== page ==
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Reactivity of an HIV gag gene polypeptide expressed in E. coli with sera from AIDS patients and monoclonal antibodies to gag.


Biochim Biophys Acta. 1988 Feb 28;949(2):213-23. Unique Identifier :

A segment of the gag gene of the human immunodeficiency virus (HIV) (HTLV-IIIB strain), the virus which causes acquired immunodeficiency syndrome (AIDS), has been cloned into the bacterial expression vector, pCQV2, and mapped to the right-hand portion of the gag gene containing the carboxyl-terminal portion of p24 and the amino-terminal portion of p15. Nucleic-acid sequencing of the insert-vector junctions further defined the 5'-terminal nucleotide of HIV sequence as nucleotide 997 and the 3'-terminal nucleotide as 1696. When used in an enzyme-linked immunosorbent assay (ELISA) with sera from HIV-infected patients, the cloned antigen reacted with a subset of sera which were positive on a standard ELISA using whole virus as antigen. Western-blot screening of these sera with whole virus indicated that all p24-positive sera were positive with the clone, suggesting that the carboxyl-terminal portion of p24 contains a highly antigenic epitope(s). A serum which was p24-negative p15-positive by Western blot analysis was also highly reactive, indicating that a p15 epitope is present in the cloned antigen. Epitope mapping with a series of monoclonal antibodies to gag resulted in positive ELISA with 2 of 3 anti-p24, 0 of 1 anti-p15, and 0 of 1 anti-p17 Western-blot-positive monoclonal antibodies, suggesting that one of the anti-p24 monoclonal antibodies reacts with epitopes amino-terminal to those coded from nucleotide 997, two anti-p24 monoclonals react with epitopes carboxyl-terminal to those coded from nucleotide 997, and the anti-p15 monoclonal reacts with epitopes carboxyl-terminal to those coded from nucleotide 1696.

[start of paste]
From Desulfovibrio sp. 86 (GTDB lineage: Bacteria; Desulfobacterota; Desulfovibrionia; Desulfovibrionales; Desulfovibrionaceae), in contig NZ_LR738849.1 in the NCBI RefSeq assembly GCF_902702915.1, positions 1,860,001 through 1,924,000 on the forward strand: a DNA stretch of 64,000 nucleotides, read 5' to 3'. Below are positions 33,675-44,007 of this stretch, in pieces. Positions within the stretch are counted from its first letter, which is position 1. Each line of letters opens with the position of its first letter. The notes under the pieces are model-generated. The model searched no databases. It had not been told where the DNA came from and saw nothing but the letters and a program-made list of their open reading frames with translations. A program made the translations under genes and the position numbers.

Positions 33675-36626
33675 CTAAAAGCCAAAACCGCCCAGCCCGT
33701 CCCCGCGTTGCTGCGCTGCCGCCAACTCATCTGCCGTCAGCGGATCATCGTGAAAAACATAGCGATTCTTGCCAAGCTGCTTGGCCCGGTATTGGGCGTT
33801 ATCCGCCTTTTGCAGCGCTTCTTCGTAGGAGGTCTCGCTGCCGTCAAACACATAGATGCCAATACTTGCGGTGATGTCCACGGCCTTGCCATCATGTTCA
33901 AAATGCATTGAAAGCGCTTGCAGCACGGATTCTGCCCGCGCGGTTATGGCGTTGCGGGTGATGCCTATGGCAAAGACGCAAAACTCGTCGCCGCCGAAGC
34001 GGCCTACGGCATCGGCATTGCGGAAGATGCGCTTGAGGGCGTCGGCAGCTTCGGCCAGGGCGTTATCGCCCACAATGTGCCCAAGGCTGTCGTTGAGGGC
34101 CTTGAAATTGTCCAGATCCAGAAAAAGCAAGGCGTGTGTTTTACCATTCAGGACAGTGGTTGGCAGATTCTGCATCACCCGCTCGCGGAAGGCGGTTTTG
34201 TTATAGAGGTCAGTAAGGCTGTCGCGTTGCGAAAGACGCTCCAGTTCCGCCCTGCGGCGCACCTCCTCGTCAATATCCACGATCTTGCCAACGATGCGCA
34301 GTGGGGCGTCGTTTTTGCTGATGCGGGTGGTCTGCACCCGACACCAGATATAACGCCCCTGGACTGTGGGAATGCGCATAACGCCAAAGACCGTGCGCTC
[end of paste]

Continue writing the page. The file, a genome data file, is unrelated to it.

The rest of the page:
Acquired Immunodeficiency Syndrome/*IMMUNOLOGY/MICROBIOLOGY Antibodies, Monoclonal/IMMUNOLOGY Antibodies, Viral/*IMMUNOLOGY Antigens, Viral/*GENETICS Cloning, Molecular Enzyme-Linked Immunosorbent Assay Epitopes Human HIV/*GENETICS/IMMUNOLOGY HIV Seropositivity/*IMMUNOLOGY Immunosorbent Techniques Retroviridae Proteins/GENETICS/*IMMUNOLOGY JOURNAL ARTICLE


Information in this article was accurate in June 30, 1988. The state of the art may have changed since the publication date. This material is designed to support, not replace, the relationship that exists between you and your doctor. Always discuss treatment options with a doctor who specializes in treating HIV.